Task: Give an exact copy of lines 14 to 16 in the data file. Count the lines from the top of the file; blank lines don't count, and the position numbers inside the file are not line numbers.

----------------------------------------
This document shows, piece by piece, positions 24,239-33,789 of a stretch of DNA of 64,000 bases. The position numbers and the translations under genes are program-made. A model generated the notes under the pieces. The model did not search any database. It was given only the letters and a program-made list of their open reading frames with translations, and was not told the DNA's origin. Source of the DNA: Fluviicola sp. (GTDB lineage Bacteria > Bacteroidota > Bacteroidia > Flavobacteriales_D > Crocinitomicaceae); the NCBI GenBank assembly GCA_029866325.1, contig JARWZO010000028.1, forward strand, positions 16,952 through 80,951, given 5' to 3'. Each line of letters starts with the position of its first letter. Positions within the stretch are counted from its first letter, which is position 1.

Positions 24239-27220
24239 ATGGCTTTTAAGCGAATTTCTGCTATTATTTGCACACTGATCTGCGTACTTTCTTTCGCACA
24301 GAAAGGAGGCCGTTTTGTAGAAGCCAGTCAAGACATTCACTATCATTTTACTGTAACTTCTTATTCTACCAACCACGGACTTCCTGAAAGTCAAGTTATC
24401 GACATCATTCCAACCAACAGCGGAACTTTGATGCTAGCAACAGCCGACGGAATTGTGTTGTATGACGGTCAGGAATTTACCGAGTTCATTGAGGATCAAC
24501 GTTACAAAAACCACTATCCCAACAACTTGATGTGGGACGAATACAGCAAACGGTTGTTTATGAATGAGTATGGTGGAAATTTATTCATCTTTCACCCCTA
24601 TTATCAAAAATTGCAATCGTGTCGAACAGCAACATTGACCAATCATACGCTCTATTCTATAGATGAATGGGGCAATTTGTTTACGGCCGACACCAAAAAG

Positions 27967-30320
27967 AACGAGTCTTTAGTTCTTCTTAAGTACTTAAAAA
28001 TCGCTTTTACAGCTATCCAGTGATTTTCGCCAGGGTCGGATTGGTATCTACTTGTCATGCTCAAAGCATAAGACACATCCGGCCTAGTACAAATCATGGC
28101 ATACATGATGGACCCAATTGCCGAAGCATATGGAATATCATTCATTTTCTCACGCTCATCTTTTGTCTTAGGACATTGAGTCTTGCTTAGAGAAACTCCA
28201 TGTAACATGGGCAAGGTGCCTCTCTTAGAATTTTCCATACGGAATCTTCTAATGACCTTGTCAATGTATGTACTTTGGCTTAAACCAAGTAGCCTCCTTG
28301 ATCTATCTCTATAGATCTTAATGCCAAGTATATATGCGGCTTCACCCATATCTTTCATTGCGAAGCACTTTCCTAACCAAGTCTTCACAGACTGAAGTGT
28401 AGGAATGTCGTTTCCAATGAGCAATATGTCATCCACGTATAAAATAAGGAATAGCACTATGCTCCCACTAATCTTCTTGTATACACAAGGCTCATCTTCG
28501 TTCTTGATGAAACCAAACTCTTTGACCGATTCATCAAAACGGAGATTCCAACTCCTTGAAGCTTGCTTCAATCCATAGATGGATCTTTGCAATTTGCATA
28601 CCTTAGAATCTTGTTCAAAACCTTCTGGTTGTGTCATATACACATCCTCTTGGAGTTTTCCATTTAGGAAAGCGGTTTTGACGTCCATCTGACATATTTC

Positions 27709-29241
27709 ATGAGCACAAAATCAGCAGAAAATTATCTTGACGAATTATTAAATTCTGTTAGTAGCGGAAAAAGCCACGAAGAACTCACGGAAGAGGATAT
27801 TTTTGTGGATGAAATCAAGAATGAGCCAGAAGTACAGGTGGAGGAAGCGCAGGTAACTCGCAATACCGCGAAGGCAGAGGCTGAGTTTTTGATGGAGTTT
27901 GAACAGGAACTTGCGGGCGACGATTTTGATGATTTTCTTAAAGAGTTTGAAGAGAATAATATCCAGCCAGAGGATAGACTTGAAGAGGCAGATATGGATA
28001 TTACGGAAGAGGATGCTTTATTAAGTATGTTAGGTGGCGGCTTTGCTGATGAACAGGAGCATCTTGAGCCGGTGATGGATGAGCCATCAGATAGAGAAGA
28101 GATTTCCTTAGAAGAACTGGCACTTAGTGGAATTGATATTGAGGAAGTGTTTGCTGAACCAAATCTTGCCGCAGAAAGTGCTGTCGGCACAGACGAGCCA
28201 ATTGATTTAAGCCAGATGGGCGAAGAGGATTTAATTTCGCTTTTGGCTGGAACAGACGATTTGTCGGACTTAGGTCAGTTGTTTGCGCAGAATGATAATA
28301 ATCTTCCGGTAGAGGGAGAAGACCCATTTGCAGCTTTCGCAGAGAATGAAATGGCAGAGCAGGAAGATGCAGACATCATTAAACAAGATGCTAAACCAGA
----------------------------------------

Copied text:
28401 AGGAATGTCGTTTCCAATGAGCAATATGTCATCCACGTATAAAATAAGGAATAGCACTATGCTCCCACTAATCTTCTTGTATACACAAGGCTCATCTTCG
28501 TTCTTGATGAAACCAAACTCTTTGACCGATTCATCAAAACGGAGATTCCAACTCCTTGAAGCTTGCTTCAATCCATAGATGGATCTTTGCAATTTGCATA
28601 CCTTAGAATCTTGTTCAAAACCTTCTGGTTGTGTCATATACACATCCTCTTGGAGTTTTCCATTTAGGAAAGCGGTTTTGACGTCCATCTGACATATTTC